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Seven pieces of advice from HBA Leadership Day

Sep 22, 2017

Leadership Day

The HBA Class of 2019 has only been at Ivey for a few short weeks. These young leaders are hungry for knowledge and have a lot of questions about the business world. Thanks to the Ian O. Ihnatowycz Institute for Leadership, they had the chance to learn from seasoned experts at Ivey’s annual HBA Leadership Day on September 20. 

The day began with a panel discussion with three business leaders: Janet Bannister, HBA ’92, General Partner at Real Ventures; John Bayliss, HBA ’99, Senior Vice President – Logistics at Walmart Canada; and Peter Devlin, Fanshawe College President. The discussion was moderated by Professor Gerard Seijts, Executive Director of the Leadership Institute, and students posed their own questions, too.

Here are some of the biggest pieces of advice that came out of this year’s HBA Leadership Day.

  1. Be confident.

    In 2005, Bannister founded Kijiji, a hugely successful Internet brand. It’s no secret she has big ideas, but she admits she doesn’t always have the confidence to back them up. She encouraged HBA students to speak up and share their opinions, even when they’re faced with an older or more experienced team.

    “It’s okay if you have to step in and say ‘I disagree,’” she said. “Trust yourself and have confidence in your knowledge.”

  1. Embrace failure.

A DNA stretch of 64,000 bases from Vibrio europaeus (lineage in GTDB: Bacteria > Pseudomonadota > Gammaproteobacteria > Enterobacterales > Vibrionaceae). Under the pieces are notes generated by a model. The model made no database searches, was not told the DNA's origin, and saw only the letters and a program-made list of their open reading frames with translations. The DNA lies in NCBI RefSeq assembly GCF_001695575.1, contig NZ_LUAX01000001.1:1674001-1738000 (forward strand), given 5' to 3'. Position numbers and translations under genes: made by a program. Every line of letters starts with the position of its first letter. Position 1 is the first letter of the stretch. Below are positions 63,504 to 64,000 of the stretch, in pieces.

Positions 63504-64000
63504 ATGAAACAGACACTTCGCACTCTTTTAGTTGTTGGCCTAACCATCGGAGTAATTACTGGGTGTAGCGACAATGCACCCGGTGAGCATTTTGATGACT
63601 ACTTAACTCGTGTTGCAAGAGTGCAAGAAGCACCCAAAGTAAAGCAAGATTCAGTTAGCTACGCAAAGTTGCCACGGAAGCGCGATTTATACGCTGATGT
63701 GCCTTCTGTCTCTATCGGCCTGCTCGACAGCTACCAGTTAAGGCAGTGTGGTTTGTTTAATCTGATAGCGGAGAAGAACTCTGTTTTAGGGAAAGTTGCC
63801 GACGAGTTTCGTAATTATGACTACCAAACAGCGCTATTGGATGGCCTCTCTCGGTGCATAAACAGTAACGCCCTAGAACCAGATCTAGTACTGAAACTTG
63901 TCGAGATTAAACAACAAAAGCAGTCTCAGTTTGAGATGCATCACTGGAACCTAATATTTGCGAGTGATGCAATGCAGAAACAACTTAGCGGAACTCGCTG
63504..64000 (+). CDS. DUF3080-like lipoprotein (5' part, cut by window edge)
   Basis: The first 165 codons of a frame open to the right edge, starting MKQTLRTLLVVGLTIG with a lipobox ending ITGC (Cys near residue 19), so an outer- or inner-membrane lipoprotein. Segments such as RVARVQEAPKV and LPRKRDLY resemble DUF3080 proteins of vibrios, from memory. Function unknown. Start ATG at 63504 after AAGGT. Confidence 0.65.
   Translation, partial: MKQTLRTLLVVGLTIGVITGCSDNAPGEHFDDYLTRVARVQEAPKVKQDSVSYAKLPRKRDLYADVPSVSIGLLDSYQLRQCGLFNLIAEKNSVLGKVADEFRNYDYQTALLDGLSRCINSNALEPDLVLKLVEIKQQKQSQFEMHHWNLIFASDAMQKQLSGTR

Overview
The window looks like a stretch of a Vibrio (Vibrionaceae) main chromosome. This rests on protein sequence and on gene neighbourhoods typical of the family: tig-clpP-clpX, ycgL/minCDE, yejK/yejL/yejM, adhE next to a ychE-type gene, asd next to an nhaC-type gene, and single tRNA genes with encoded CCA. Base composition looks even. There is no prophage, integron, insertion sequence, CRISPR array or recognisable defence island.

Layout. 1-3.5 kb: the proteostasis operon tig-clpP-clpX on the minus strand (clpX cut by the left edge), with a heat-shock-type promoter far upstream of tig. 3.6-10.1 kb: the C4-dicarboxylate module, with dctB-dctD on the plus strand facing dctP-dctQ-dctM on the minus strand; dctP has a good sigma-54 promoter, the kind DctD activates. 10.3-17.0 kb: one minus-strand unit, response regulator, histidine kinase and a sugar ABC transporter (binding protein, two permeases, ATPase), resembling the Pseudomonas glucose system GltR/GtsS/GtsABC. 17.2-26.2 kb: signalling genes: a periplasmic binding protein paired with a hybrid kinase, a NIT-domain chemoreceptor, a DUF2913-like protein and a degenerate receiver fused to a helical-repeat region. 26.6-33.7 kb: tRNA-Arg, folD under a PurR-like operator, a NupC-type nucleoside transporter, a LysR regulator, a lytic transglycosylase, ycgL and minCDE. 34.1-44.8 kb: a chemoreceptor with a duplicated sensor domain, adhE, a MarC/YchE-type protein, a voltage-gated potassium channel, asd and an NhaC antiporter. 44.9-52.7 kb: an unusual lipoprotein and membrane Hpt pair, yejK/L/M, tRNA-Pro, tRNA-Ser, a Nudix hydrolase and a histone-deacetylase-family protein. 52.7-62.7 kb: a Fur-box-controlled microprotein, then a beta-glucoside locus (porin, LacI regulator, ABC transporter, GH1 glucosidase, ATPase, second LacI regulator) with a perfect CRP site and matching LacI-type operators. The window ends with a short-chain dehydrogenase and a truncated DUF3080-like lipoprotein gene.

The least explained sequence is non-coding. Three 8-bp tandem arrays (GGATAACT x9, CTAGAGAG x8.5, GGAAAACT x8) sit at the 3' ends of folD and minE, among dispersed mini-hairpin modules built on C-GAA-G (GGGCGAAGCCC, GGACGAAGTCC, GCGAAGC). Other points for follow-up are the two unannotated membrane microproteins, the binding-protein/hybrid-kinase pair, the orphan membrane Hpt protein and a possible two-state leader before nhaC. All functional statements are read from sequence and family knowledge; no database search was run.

While serving in the Canadian Armed Forces as a young infantry officer years ago, Devlin took a parachute course – and failed. He was disappointed and embarrassed, but took a lesson from his failure. He learned a lot about himself, and about readiness and drive.

    “It was tremendously humbling,” Devlin said. “Failure is often shunned, but it’s not necessarily a bad thing. Take advantage of the learning opportunities that come from it and grow.”

  1. Accept feedback.

    Bayliss once worked with a leader who he disagreed with about nearly everything. When the leader tried to give him advice, Bayliss shrugged it off because of their personal relationship. As it turned out, the advice was needed.

    “All feedback is a gift. It doesn’t matter where it’s coming from,” Bayliss said. “Ignoring that advice was a real failing on my behalf. I was too proud, too arrogant to listen and hear that feedback.”

  1. Be a team player.

    Forced to work with someone you don’t like? Or maybe someone who doesn’t have the qualifications you have? Deal with it, said Bannister and Bayliss.

    “You don’t get to choose your teammates in real life,” Bannister said. “Recognize everybody has different skills and try to bring out the best of every individual.”

    “Ideas have to come from everywhere,” Bayliss said. “It’s important to always listen, ears open. The ideas that are going to help you and your business can come from anywhere, not just somebody with a degree.

  1. Seek diversity.

    Both Bannister and Devlin spoke about the importance of a diverse team and diverse leadership.

    “It’s important that there’s diversity, different views, different experiences in your team to be able to properly assess opportunities and dismiss others,” Devlin said.

    “Leaders don’t look the same. Diversity is important – anyone can excel,” Bannister said. “Everyone can play a leadership role in different circumstances.”

  1. Stay humble.

    There are two issues Bannister sees often with young employees fresh out of school: Arrogance and entitlement.

    “I hope that you leave the HBA program modest, hungry, and understanding that there’s an awful lot that you don’t know yet,” she said.

  1. And remember: Work is what you do, not who you are.

    “You need to listen to your heart,” Bannister said. “Take time to think about yourself. Don’t just do what society tells you. Make your own decisions. No one can understand you the way you do.”